She fidgeted in her car in the restaurant parking lot on Sunday. The invitation was a little formal and he didn’t offer to pick her up. That keeps things simple, she thought as she checked her makeup in the rear-view mirror. She took a breath and went inside. By the end of the meal, she realized she’d had a good time. Penelope was her usual charming self and, it turned out that Drew Penn had a dry, sharp wit. Elle appreciated the upgrade from her old boyfriend.

A year later, she tossed her wedding bouquet to a crowd of bridesmaids and girlfriends. “What did I tell you two years ago,” Joanna said after the bouquet toss. She gave Elle a hug. “I told you he was interested.”

“Yes, you did.” Elle wrapped an arm around her friend’s waist. “It wasn’t love at first sight, though. He was so prickly.”

“I’m happy for you, El. I wish you a wonderful life.”

Elle nodded. Now she knew him better, she understood. He cared deeply, so appeared stiff and standoffish to those he didn’t know. She loved him and Penelope with her whole heart. It was going to be a great life and she couldn’t wait to get started.


The End

951 Words

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Monday Blog Post: Spotlight on Selena Laurance’s New Book: Lush Reunion

Book, Release, a lush reunion, Selena Laurencea lush reunion by Selena Laurence

Every once in awhile I like to point out a friend’s new release. Today is release day for Best Selling Author, Selena Laurence’s newest book, Lush Reunion. I received this contemporary romance book as an ARC, a sample copy. The final book in the Lush series ties up the saga with a gigantic bow.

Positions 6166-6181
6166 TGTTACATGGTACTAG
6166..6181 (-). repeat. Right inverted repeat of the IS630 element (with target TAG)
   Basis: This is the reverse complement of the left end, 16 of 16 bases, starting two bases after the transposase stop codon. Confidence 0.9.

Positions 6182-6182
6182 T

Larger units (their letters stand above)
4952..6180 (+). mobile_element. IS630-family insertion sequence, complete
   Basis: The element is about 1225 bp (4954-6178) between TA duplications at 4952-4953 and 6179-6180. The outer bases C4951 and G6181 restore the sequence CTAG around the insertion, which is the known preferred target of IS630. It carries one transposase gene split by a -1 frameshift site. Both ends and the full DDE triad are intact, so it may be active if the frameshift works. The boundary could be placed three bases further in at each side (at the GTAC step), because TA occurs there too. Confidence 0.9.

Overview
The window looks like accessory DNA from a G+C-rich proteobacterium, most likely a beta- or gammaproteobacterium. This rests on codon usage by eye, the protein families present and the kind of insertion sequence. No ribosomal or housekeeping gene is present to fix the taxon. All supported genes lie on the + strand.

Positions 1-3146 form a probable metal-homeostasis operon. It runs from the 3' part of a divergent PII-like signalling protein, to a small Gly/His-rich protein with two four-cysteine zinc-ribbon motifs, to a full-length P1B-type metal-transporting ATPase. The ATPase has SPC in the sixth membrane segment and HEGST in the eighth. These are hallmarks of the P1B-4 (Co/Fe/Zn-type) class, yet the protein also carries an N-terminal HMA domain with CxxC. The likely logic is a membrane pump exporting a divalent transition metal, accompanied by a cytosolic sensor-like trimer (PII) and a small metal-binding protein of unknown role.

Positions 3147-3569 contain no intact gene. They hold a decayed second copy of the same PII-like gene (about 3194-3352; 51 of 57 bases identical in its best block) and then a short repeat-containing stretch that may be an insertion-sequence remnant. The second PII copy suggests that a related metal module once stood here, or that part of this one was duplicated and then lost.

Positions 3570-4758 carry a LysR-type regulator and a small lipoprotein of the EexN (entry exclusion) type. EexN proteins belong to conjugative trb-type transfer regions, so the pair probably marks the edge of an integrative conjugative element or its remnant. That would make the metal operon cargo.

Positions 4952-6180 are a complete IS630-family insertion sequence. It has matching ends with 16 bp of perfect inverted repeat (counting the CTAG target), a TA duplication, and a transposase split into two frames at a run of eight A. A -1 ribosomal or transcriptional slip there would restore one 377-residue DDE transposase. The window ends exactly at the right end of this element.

This story revolves around Colin, bass player for the band, Lush, and his long, lost high-school sweetheart, Marsha. The opening prologue sets the scene perfectly and introduces us to Marsha Lynn, Colin’s lost love. After that, the love, the hurt, and the pain ebb and flow in a way that Ms. Laurence has mastered. Sparks fly and tears flow in a fast paced book that I defy you to put down.

There were a number of twists and turns, that to be honest, I never saw coming. If you’re looking for your next beach read, this is the story for you. All of the characters were as real as the people in my own life. Grab this book as soon as you can.

On June 23rd I was happy to be interviewed by January Jones on her web radio broadcast. Talk4 Media, ,  This is a first for me and I’m very excited about it. We talked about my books but also about the Payson Book Festival scheduled for July 25th. I was on the show at 5pm Eastern time and 2pm Arizona time. Here’s the list of who else was interviewed.

Connie Cockrell– Her books, The Gulliver Station Series, and more run the gamut from SciFi and Fantasy to Contemporary.

D’Elen McClain- Under her pen name, Holly S. Roberts, she is the USA Today Best-Selling author and writes “romance with wicked intentions.”

Then at 6pm Florida time and 3pm Arizona time, three more authors were interviewed.

Steven Andrew Cole– enjoys leading his readers down dark alleys, through crawl spaces and anywhere they dare not to venture with thrillers

Sherry Engler– reveals the unusual, quirky behaviors a LEO (Law Enforcement Officer) may display

Annemarie Eveland writes about challenges in life and the insights gained from them.

If you missed them go here to get the links.

It’s 26 days until the first ever Payson Book Festival. We’ve organized several radio interviews with festival authors. Check out the web site or our Facebook page (Payson Book Festival) or our Twitter feed at @PaysonBookFest for information about the next interview. At the Festival we’ll have authors speaking, authors signing their books, music, live radio broadcast, entertainment, workshops and food. Make plans now to come up to Rim Country and enjoy the festival.

Mystery at the Fair edits are in their final rounds. All that’s about left is to do the book formatting for both print and e-book. I’m still shooting for an early July release.

Squash, Melon, Garden, Connie Cockrell

Squash and Melon by Connie Cockrell